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Heirs of millionaire art collector in inheritance dispute

The difficulty has arisen because Mr Eastman left the bulk of his estate in a “marital trust” for his wife

Boston

A case filed in New York’s state court is pitting the heirs of millionaire art collector Lee Eastman against the children of his late wife Monique, raising questions about the position of works of art placed by one spouse in trust for the other.

Both Monique Eastman and Lee Eastman had children by their first marriages, but none together. Their spouses died within three years of each other, in 1959 and 1962 respectively; the couple met and married shortly after that. Mr Eastman, a powerful entertainment lawyer whose daughter Linda married Paul McCartney and whose clients included David Bowie, died in 1991, aged 81. Mrs Eastman survived a further 14 years, dying in 2005, also aged 81.

The difficulty has arisen because Mr Eastman left the bulk of his estate in a “marital trust” for Monique, an arrangement often used in the US to defer estate tax until the surviving spouse dies, and to provide him or her with a lifetime income. But Mr Eastman included significant works of art in the trust, which had Monique and his son John as its trustees. On Monique’s death, Lee Eastman willed the capital in trust to his four children, but did not name Monique’s as beneficiaries.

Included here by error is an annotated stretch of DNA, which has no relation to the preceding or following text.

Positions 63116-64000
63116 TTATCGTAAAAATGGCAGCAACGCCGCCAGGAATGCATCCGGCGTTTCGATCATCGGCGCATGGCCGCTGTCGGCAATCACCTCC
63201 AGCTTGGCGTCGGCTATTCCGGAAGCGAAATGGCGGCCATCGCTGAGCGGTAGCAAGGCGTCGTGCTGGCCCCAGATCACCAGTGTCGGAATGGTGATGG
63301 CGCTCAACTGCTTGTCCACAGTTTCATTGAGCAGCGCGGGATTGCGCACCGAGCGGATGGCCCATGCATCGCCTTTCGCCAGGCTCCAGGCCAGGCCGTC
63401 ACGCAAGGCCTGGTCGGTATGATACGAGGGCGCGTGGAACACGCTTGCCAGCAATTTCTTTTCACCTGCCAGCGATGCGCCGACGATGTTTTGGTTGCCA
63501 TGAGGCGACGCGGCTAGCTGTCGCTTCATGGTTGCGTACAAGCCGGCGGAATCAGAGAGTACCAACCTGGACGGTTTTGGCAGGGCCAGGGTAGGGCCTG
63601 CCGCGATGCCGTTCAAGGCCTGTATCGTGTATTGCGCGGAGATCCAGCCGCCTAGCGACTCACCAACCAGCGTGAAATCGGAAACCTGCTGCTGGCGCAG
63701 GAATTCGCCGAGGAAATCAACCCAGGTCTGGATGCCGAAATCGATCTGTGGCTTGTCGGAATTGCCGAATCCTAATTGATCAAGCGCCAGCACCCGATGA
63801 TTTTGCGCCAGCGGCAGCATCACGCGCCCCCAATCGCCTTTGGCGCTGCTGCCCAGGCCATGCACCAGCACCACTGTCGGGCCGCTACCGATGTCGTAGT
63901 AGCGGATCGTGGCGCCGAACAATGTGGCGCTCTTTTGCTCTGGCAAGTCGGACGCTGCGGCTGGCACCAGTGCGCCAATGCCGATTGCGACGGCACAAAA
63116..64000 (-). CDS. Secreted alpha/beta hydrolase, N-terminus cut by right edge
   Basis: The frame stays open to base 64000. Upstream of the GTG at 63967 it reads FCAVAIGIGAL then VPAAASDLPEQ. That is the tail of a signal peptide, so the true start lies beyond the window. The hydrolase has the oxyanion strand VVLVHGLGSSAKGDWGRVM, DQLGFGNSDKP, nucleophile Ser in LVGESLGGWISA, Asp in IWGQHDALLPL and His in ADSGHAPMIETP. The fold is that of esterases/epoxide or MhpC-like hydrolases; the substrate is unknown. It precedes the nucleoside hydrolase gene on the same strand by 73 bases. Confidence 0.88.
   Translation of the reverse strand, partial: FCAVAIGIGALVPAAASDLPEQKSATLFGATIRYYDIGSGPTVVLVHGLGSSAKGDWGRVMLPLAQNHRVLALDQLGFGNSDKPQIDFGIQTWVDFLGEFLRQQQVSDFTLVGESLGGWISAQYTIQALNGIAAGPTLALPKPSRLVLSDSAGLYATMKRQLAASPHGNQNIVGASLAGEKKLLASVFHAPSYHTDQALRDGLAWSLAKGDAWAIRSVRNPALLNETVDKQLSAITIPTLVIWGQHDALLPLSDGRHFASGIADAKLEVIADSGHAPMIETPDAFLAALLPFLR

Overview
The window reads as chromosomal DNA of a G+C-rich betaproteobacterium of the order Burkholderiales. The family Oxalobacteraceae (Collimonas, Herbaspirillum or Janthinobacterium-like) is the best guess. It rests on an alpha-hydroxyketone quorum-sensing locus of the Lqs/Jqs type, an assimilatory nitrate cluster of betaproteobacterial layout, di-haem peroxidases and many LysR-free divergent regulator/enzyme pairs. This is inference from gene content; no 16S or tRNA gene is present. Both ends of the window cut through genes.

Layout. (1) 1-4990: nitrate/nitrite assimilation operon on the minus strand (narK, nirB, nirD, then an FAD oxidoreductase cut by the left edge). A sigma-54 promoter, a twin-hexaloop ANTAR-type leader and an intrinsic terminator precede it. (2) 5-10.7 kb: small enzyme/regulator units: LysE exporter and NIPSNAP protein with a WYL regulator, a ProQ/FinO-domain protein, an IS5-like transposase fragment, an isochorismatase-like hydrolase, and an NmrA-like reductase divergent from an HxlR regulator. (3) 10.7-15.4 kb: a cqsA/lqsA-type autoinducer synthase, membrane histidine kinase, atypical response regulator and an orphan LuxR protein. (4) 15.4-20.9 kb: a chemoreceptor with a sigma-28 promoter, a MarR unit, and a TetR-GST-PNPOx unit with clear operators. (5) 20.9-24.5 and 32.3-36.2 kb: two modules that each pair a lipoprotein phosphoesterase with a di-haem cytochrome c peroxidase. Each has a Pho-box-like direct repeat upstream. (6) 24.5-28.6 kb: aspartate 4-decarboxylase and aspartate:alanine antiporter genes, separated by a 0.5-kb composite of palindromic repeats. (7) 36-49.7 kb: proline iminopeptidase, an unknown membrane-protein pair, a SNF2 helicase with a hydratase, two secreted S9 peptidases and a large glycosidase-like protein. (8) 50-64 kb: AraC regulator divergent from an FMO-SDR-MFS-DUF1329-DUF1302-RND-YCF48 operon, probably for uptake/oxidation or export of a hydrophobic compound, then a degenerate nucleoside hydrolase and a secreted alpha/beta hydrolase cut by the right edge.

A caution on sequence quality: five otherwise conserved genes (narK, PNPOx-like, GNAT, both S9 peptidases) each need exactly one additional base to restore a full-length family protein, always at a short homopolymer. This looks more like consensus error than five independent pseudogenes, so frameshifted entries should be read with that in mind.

In a lawsuit filed at the end of last year, Monique’s children are complaining that the art—valued at $15m in 1991—was left sitting in the trust and so did not produce any income (which would have had to be paid to Monique under US law).

Monique’s children, Peter, Philip and Paul Sprayregen, claim that if the art had been sold and invested, she would have received an additional $8.3m over 14 years, which would in due course have passed to them. Instead, they allege, John Eastman, as trustee, continued to “hoard” the art until Monique’s death in 2005, when he sold works for over $60m at auction.

The claims are part of the ongoing legal proceedings brought by John Eastman to wind up the marital trust.

Monique’s children further argue that John Eastman denied Monique the use and enjoyment of the art by “removing all of it from Monique’s homes and placing it in storage”. They allege that he controlled the trust, knowing that Monique relied on his advice and judgment, and that he had conflicting interests in his dealings with her.

John Eastman disagrees. He points to a failed attempt in 2006 by Monique’s children to sue him for placing art in the marital trust which they say belonged to Monique, not Lee. The court threw out that case in January 2007, saying that Lee Eastman’s estate had already been settled by Monique and John as co-executors of the estate. There was no indication that Monique signed documents “under duress”, the court said, including the estate inventory.

In this latest round of litigation, John Eastman is arguing that Monique’s children cannot sue him for his actions as she was a participating or acquiescing co-trustee. The plaintiffs have asked the court to add fraud allegations to the complaint, while John Eastman has asked it to dismiss the case. The court is expected to rule shortly.

Originally appeared in The Art Newspaper as 'Stepchildren at war'